Virtualization: VMWare vs. Microsoft Hyper-V

Virtualization is the biggest trend in IT today. Virtualization will account for 98 percent of spend on IT growth by 2020. This increased spend in virtualization will provide more efficient, cost-effective ways to reduce downtime, gain IT productivity, increase hardware savings, and so much more. 

In an effort to decide what makes virtualization so successful, we set out to compare two of the most popular solutions: VMWare and Microsoft Hyper-V.  While both virtual platforms are comparable, they both represent a different set of advantages and disadvantages. 

Let’s dig into these comparisons to help you decide what solution is right for your business.  

Virtualization Services for Server or Desktop

Before we jump into each virtual platform individually,  let’s touch on the various options available for virtual machines. Desktop virtualization services provide the flexibility of having a virtual desktop where you can deploy a wide array of applications. Server virtualization services allow you to create virtual servers, thus being able to enjoy energy and cost savings at the same time.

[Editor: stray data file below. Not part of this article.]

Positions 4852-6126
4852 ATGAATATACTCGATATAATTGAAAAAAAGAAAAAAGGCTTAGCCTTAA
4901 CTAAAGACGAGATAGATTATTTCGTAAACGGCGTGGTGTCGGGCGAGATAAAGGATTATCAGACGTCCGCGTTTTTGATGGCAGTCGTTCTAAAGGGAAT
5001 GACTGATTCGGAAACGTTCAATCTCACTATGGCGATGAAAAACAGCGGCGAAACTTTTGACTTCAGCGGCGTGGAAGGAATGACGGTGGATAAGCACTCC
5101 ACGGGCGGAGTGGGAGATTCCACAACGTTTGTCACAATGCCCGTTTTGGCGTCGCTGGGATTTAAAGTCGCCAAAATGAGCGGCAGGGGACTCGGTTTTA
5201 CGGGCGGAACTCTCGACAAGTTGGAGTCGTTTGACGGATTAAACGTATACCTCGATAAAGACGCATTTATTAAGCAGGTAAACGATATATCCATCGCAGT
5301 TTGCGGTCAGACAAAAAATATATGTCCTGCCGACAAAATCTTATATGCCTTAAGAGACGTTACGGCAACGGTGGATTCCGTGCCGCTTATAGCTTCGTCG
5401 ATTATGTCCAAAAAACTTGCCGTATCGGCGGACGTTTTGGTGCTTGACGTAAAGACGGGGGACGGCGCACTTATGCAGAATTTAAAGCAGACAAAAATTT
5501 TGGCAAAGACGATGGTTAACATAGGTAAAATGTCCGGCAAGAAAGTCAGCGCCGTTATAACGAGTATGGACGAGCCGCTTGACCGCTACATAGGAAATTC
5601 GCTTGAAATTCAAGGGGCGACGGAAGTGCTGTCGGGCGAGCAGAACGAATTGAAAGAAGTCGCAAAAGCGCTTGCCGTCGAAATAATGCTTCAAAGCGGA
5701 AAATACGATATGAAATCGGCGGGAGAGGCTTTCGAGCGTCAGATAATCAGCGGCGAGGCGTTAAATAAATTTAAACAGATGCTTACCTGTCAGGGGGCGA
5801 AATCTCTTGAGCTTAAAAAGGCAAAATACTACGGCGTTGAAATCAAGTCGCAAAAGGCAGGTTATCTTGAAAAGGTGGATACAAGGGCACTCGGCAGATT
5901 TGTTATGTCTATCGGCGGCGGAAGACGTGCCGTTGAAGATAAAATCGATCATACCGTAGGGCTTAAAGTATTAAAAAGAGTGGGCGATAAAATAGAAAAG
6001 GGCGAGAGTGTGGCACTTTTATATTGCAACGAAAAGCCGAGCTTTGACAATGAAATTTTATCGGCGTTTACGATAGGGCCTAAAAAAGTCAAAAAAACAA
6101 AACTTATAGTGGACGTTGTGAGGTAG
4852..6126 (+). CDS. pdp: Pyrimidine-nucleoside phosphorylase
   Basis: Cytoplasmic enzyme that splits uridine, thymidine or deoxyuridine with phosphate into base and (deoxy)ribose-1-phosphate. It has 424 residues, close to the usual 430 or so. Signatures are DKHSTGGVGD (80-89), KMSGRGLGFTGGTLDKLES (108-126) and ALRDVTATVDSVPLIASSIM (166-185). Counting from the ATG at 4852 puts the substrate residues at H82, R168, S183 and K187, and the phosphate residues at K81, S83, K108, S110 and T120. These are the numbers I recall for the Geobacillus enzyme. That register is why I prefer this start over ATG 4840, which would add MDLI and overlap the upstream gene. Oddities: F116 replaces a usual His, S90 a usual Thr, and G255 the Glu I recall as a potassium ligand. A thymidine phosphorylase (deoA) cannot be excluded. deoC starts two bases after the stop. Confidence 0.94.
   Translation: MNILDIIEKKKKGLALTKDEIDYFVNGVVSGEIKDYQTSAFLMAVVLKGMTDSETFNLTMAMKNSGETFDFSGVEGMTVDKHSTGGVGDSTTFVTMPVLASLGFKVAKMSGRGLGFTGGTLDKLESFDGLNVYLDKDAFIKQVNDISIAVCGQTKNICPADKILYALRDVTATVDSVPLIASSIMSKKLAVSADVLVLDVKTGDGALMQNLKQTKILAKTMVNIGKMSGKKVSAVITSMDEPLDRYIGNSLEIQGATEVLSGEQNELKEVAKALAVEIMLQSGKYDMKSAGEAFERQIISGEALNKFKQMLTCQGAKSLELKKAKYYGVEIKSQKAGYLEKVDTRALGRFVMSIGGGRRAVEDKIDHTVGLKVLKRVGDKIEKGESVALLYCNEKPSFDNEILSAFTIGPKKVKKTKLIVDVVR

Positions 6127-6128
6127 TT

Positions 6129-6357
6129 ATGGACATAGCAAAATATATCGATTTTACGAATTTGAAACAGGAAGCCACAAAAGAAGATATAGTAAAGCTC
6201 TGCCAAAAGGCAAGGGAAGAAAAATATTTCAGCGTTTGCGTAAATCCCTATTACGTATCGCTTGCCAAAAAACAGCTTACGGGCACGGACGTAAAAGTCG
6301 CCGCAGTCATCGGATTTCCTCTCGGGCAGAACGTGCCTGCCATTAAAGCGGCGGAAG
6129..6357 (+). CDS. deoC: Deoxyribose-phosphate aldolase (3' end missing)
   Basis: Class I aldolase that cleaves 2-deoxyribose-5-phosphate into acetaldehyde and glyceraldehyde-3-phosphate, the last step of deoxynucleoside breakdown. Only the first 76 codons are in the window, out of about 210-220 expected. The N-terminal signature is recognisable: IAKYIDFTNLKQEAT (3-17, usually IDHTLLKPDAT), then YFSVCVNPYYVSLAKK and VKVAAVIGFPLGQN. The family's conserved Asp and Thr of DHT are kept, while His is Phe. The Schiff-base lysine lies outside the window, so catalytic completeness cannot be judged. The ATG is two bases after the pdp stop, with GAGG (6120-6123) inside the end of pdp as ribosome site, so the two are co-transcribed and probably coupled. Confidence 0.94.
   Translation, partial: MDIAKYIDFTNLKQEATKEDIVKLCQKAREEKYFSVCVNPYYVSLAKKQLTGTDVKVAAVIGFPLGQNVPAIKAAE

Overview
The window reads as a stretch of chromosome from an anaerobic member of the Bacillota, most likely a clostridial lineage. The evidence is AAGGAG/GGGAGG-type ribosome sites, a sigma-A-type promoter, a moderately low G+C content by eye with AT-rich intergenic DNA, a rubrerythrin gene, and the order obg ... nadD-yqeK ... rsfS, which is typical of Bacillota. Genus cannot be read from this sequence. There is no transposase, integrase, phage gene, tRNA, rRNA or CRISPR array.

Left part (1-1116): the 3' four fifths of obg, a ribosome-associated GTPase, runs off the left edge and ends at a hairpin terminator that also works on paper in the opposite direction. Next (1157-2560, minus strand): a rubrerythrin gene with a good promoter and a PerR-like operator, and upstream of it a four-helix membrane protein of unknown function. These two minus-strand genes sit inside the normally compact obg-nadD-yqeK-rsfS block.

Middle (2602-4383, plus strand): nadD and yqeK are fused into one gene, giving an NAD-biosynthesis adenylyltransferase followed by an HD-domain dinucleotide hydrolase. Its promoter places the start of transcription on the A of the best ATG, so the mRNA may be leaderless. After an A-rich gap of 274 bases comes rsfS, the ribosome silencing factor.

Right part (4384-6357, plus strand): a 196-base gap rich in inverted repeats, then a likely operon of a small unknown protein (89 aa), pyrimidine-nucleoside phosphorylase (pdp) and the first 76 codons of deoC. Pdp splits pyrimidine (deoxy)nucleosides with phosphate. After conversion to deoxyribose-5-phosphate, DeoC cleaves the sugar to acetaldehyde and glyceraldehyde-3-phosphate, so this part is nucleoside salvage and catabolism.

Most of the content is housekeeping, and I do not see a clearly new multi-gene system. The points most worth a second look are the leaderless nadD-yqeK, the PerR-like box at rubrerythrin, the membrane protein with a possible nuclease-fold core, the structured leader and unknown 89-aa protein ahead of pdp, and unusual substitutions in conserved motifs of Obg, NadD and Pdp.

Both VMWare and Hyper-V are hypervisors that enable you to deploy virtual servers and desktops. Both are highly configurable and can help organizations of all levels obtain virtualized systems inside of a hybrid cloud or a data center.

While this article won’t delve into all of the types of virtualization architecture, it will focus on the what VMWare and Microsoft Hyper-V use to implement server virtualization, which is called Type 1 VMM architecture.

Monolithic Hypervisor Design and Microkernelized Hypervisor Design are the two sub-categories of Type 1 VMM. In each design, different components of the virtualization product operate and are housed in three layers:

The Controlling Layer (top layer): Controls the components that run within it and provides components for virtual machines to communicate with the Hypervisor Layer.
The Hypervisor Layer (middle layer): Virtualizes the Hardware Layer and runs directly on top of it.
The Harware Layer (lowest layer): Houses the Physical Network and Storage Devices.

With this basic understanding of the two types of hypervisor design architecture, let’s examine how each differs as well as the advantages and disadvantages for both.